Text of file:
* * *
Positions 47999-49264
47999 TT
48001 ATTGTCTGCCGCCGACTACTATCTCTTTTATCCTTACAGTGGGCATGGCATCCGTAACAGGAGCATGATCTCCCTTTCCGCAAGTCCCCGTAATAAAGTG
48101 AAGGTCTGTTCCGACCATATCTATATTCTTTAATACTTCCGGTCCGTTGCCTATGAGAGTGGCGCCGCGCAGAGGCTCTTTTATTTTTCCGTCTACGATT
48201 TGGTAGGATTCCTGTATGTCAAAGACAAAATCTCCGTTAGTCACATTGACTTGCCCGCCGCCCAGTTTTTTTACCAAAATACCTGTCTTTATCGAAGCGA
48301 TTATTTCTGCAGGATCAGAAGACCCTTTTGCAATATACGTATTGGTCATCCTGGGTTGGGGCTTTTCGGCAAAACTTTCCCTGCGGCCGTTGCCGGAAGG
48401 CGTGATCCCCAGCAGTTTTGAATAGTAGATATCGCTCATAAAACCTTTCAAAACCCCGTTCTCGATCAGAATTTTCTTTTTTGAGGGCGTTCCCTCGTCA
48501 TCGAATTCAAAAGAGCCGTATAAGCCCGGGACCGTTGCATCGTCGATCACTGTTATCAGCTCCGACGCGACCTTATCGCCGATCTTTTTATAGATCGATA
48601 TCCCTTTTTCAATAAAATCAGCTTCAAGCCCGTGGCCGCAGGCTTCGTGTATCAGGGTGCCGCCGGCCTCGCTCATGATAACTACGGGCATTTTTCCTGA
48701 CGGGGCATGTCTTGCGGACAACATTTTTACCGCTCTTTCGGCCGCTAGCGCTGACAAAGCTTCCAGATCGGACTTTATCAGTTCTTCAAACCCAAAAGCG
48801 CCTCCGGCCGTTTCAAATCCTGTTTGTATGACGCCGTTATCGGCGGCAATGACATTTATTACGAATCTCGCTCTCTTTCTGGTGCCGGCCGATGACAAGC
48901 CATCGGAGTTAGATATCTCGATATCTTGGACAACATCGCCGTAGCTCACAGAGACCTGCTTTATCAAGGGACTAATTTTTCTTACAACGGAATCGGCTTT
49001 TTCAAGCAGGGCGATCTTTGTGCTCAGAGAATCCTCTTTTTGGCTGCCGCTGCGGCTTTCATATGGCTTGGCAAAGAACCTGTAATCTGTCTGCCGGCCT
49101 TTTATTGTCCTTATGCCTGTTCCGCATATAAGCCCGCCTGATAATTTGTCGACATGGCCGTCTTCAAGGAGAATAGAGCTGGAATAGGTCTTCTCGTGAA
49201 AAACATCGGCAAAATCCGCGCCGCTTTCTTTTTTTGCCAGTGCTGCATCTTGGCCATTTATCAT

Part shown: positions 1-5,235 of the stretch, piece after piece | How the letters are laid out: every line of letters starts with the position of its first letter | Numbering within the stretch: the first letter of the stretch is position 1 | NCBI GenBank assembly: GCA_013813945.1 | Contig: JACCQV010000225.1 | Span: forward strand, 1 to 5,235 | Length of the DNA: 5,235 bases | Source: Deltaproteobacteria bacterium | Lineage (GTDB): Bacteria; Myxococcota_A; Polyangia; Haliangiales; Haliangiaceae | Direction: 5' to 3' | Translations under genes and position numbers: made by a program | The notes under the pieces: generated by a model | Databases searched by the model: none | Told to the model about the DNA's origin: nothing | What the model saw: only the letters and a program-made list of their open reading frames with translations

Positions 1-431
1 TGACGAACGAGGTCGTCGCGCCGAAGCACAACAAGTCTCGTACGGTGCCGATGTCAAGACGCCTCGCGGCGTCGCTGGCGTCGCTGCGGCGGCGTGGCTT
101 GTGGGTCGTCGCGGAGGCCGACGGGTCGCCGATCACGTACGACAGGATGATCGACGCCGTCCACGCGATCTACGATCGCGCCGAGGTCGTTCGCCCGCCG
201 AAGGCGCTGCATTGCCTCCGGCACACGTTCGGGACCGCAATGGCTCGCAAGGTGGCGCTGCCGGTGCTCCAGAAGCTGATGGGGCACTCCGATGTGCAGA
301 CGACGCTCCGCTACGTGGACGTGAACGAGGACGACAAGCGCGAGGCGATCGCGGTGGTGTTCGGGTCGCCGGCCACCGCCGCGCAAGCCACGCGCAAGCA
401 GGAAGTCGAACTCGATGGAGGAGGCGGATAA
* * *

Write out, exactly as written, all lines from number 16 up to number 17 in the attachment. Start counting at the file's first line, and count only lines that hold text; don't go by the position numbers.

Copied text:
Part shown: positions 1-5,235 of the stretch, piece after piece | How the letters are laid out: every line of letters starts with the position of its first letter | Numbering within the stretch: the first letter of the stretch is position 1 | NCBI GenBank assembly: GCA_013813945.1 | Contig: JACCQV010000225.1 | Span: forward strand, 1 to 5,235 | Length of the DNA: 5,235 bases | Source: Deltaproteobacteria bacterium | Lineage (GTDB): Bacteria; Myxococcota_A; Polyangia; Haliangiales; Haliangiaceae | Direction: 5' to 3' | Translations under genes and position numbers: made by a program | The notes under the pieces: generated by a model | Databases searched by the model: none | Told to the model about the DNA's origin: nothing | What the model saw: only the letters and a program-made list of their open reading frames with translations

Positions 1-431